In today's Financial Times, Jos Dings, director of T&E, writes:
The failure of carmakers to live up to the commitment they made to the European Union to improve the fuel efficiency of new cars highlights a clear case of market failure. Regulation is therefore a first best, not the "third-best policy" as you describe it in your editorial "Curbing emissions" (February 12).
The European Commission has proposed to weaken an eleven-year-old climate target for new cars just five days after the global scientific community warned policymakers to take serious and urgent action on climate change. The Commission plans to introduce a legally binding target for average CO2 emissions from new cars of 130 grammes per kilometer, ten grammes more than than the standing target of 120 g/km set in 1996.
Europe has taken one step forward and one step back in the fight against global climate change today according to three leading environmental groups. BirdLife International, the European Environment Bureau (EEB) and Transport and Environment (T&E) have welcomed EU plans to introduce carbon reduction targets for transport fuels but slammed the failure to announce a legally-binding target for car fuel-efficiency following high-level intervention by the German car industry last week.
The directors of ten leading environmental NGOs have co-signed a letter to Commission President Barroso calling on him to bring forward binding legislation on cars and climate change. The letter follows Barroso's intervention this week to postpone a planned review of the EU strategy on reducing CO2 from cars.
The European Union has proposed to almost double the proportion of biofuels used in transport but has no idea how much this will actually reduce carbon dioxide (CO2) emissions. Meanwhile Governor Schwarzenegger yesterday announced an innovative plan to cut CO2 emissions from the production and use of all fuels used for cars by 10% in the state of California.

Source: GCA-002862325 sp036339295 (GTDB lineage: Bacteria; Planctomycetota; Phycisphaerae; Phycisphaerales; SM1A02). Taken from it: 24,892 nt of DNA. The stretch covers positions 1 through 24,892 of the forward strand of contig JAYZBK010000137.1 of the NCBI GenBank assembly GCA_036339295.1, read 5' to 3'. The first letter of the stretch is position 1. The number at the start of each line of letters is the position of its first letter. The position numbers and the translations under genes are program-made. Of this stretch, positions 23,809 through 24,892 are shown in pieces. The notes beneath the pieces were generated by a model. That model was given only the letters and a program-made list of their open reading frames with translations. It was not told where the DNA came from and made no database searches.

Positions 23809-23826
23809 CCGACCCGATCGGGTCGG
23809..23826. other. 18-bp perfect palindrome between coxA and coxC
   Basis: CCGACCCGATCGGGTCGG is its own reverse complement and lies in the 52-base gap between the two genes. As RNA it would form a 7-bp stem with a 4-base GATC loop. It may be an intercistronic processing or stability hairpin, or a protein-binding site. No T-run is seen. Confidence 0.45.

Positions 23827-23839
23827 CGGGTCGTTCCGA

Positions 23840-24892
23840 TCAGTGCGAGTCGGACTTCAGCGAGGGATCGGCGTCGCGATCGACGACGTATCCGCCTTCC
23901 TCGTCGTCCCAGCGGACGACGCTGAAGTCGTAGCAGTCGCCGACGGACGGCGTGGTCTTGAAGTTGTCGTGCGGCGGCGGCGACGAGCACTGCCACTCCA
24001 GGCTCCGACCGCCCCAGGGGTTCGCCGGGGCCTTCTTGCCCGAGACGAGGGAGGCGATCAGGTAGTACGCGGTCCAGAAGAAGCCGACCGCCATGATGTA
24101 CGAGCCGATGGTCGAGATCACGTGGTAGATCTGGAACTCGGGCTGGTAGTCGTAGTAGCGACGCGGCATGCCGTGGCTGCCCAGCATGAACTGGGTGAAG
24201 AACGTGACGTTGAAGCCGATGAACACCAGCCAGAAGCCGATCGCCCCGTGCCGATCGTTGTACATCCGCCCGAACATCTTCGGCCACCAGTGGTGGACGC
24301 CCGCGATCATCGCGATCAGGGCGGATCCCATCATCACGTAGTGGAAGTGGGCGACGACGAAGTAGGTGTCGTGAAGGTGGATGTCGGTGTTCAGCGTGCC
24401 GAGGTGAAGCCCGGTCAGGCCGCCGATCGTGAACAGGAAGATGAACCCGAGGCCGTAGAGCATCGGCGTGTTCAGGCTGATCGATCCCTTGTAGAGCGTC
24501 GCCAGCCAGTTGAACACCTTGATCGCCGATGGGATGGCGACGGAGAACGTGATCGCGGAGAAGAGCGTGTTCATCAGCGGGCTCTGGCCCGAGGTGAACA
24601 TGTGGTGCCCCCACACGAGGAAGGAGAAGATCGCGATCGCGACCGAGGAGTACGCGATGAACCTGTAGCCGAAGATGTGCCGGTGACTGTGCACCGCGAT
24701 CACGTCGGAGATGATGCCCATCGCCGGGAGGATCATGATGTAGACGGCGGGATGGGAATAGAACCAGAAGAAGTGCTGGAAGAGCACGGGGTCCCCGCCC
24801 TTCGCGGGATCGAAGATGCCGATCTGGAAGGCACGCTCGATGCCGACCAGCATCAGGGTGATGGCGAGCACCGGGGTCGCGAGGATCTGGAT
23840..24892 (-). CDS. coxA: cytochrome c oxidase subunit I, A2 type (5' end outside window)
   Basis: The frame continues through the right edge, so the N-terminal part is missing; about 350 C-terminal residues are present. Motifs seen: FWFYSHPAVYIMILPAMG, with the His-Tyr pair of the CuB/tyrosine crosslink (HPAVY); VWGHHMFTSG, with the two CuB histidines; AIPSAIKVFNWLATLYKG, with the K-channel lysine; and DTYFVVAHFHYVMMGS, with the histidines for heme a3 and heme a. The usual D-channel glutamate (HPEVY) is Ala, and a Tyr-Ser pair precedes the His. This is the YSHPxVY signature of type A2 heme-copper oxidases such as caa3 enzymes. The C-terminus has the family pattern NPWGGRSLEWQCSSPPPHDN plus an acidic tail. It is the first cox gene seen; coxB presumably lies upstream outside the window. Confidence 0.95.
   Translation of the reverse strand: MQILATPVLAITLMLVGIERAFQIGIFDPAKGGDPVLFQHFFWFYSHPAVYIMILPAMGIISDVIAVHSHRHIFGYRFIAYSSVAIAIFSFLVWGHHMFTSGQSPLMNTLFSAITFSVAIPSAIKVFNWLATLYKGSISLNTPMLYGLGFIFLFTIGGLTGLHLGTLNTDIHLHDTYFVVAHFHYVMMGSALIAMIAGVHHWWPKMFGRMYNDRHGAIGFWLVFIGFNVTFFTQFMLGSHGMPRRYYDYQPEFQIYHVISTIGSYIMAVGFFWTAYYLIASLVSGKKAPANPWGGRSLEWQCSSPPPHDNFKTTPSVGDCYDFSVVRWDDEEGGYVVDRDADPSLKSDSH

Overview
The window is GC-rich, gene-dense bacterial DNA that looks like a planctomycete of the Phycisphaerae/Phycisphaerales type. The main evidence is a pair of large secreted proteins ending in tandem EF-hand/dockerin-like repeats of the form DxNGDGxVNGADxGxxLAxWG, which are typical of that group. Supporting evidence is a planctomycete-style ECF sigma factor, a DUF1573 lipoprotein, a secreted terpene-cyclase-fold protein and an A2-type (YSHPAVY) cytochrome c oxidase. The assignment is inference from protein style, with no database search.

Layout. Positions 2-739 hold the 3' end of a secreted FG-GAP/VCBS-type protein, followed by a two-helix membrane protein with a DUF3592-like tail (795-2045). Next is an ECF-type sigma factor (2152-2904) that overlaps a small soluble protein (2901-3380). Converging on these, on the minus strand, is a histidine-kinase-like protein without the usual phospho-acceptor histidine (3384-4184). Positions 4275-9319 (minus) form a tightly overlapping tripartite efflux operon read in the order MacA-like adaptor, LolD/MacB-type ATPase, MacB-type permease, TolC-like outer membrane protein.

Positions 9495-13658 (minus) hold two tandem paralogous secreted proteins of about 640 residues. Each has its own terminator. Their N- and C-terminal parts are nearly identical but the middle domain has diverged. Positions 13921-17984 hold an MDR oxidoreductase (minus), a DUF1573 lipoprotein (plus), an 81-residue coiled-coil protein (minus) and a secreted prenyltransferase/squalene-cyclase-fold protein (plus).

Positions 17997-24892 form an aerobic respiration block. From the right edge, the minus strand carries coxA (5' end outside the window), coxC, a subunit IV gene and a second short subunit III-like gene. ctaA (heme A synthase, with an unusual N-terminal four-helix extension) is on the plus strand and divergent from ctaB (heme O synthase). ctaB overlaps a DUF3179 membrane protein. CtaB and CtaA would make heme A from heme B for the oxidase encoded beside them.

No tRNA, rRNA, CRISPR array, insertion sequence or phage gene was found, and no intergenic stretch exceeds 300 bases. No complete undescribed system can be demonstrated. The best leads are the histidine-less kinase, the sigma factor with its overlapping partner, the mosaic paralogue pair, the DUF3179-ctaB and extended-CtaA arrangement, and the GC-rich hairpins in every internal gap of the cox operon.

European Commission plans to integrate air transport into the EU emissions trading system are too weak to substantially reduce the climate impact of the sector according to T&E, a network of sustainable transport groups. T&E calculates that the effect of the proposed system will be to reduce aviation emissions by just 3% which is equivalent to less than one year's growth of the sector's emissions (1). To be effective, the scheme must be accompanied by additional measures applied to all other sectors such as a tax on fuel and VAT on tickets.
The European Parliament has voted on new vehicle emissions standards (Euro 5 /6) in a compromise deal with ministers that allows makers of gas-guzzling sports utility vehicles (SUVs) an extra three years to comply.
The EU should make more efficient use of existing transport infrastructure and overhaul the way it decides what infrastructure projects to invest in to make the process fully transparent and economically sound according to T&E Director Jos Dings speaking at today's high-level European Commission conference on the future of rail.